The fact that I just don’t feel that way, the fact that I’m not making that my full focus at this time, is the thing that’s dragging me down. I’m not dragged down because I’m feeling like a loser. I’m feeling like a lower because I’m dragged down by my lack of focus and lack of self-determination.

I can see where my neuropsych is coming from, but I think they’re putting the cart before the horse. When I can take action on my own behalf, get clear about what I want to do, and sort things out logistically, I don’t feel like such a loser. It’s remarkable, what change takes place in my head and heart. But when I’m all turned around and can’t think straight, I lose sight of where I’m going, and then I get down on myself.

They’re sorta kinda right. But the cause and effect for them, are the other way around for me.

Which I need to explain to them.

And I need to explain to them that instead of being talked out of feeling like a loser, I need to figure out substantive steps to take to get where I’m going. It’s the lack of concrete steps, the lack of concrete progress, that is dragging me down… not the other way around. Sure, I have these old patterns of cyclical upheaval behind me, but that’s totally manageable, when I have a focus to train my attention on. When I’m busy taking action, I have no time to sit around and feel like crap about myself. Indeed, I don’t. But when I am not taking action — or I am unclear and indecisive — then I start to feel bad, and I start telling myself all sorts of stupid things about myself that just aren’t true.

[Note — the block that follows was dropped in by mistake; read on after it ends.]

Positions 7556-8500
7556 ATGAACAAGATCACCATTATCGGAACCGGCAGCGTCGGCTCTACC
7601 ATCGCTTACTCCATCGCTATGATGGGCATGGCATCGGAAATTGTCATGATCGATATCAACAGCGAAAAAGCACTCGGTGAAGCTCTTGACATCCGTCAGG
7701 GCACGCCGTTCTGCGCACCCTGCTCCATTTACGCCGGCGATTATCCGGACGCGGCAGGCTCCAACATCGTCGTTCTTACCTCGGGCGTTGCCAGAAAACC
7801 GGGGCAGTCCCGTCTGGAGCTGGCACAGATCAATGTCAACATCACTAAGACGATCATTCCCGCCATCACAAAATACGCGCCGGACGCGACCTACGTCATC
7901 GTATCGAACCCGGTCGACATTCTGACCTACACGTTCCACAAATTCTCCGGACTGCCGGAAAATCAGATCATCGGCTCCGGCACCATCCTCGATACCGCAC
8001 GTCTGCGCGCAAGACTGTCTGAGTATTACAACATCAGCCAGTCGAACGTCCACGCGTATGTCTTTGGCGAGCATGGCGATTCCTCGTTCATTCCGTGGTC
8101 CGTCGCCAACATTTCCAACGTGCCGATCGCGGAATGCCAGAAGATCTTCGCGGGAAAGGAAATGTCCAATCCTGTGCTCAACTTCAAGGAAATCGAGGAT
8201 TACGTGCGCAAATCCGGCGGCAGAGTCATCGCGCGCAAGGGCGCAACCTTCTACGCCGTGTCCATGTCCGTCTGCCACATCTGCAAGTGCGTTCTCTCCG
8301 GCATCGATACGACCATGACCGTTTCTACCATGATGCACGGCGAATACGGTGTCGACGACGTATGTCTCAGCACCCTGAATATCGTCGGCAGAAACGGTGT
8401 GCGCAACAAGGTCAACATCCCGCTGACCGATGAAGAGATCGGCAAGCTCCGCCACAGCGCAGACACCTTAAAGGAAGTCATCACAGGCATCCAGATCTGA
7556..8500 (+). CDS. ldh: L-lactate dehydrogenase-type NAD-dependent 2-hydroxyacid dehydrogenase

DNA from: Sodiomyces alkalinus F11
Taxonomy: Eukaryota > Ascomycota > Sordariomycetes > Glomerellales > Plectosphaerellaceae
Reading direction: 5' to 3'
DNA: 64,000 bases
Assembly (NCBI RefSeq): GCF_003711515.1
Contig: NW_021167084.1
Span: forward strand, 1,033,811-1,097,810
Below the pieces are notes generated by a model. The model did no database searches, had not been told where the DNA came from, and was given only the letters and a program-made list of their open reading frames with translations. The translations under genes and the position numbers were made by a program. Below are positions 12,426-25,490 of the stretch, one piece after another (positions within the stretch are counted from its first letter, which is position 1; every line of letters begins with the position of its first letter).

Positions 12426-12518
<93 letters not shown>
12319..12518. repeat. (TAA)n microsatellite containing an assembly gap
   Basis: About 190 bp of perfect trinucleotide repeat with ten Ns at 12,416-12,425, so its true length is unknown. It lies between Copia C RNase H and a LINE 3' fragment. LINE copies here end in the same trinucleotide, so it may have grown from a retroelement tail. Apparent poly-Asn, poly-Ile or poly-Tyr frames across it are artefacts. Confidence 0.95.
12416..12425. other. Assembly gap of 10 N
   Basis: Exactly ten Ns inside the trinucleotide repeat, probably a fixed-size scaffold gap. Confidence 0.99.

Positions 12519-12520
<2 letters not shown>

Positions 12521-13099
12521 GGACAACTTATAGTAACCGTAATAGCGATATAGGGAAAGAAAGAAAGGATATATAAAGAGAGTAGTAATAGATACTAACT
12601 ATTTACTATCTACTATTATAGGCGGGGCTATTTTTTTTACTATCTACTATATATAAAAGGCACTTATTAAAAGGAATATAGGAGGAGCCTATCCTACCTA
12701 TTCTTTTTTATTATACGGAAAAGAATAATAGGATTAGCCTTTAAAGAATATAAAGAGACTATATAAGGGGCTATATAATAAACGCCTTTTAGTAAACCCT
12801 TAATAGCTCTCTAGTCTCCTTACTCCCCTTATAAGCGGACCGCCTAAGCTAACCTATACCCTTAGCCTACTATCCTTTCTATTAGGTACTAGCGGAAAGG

I just need to get myself back in gear, clear my head, and quit telling myself bad things about myself. As they said last night, I need to stop wasting energy creating some sort of meaning about myself that just isn’t true. At the same time, too, I need to understand the true cause of these issues I’ve got, and do something concrete about them.